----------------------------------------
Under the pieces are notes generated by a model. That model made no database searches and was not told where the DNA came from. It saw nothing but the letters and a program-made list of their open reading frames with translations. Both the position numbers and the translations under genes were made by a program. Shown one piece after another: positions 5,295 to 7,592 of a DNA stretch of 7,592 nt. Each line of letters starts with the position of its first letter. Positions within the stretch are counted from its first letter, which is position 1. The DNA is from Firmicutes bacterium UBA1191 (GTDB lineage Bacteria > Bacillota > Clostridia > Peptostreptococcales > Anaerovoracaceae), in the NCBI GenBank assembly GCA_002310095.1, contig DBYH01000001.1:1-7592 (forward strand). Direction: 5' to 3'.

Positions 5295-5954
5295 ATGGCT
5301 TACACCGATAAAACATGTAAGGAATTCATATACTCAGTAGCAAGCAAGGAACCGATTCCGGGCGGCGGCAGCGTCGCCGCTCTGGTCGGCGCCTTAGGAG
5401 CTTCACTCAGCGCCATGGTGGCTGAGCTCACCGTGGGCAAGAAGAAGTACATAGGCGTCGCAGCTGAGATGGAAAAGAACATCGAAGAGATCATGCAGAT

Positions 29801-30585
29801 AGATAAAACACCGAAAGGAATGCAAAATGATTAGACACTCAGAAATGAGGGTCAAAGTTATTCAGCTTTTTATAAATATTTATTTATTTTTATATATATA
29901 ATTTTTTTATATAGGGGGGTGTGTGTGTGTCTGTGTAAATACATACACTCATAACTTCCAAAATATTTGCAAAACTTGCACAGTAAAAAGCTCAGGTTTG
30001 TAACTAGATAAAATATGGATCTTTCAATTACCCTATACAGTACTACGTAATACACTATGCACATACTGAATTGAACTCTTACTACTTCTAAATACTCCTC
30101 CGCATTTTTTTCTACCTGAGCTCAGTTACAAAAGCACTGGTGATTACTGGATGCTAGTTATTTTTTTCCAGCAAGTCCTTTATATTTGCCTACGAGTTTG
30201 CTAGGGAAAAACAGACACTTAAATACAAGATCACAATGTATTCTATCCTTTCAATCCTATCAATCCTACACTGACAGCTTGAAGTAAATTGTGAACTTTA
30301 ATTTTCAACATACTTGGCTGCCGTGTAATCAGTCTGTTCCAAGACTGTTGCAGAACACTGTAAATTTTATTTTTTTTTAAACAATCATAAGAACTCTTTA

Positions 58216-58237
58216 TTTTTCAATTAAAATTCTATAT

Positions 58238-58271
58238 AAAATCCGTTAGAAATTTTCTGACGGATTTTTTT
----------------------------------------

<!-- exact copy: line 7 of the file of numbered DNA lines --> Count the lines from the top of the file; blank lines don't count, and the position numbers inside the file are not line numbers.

29801 AGATAAAACACCGAAAGGAATGCAAAATGATTAGACACTCAGAAATGAGGGTCAAAGTTATTCAGCTTTTTATAAATATTTATTTATTTTTATATATATA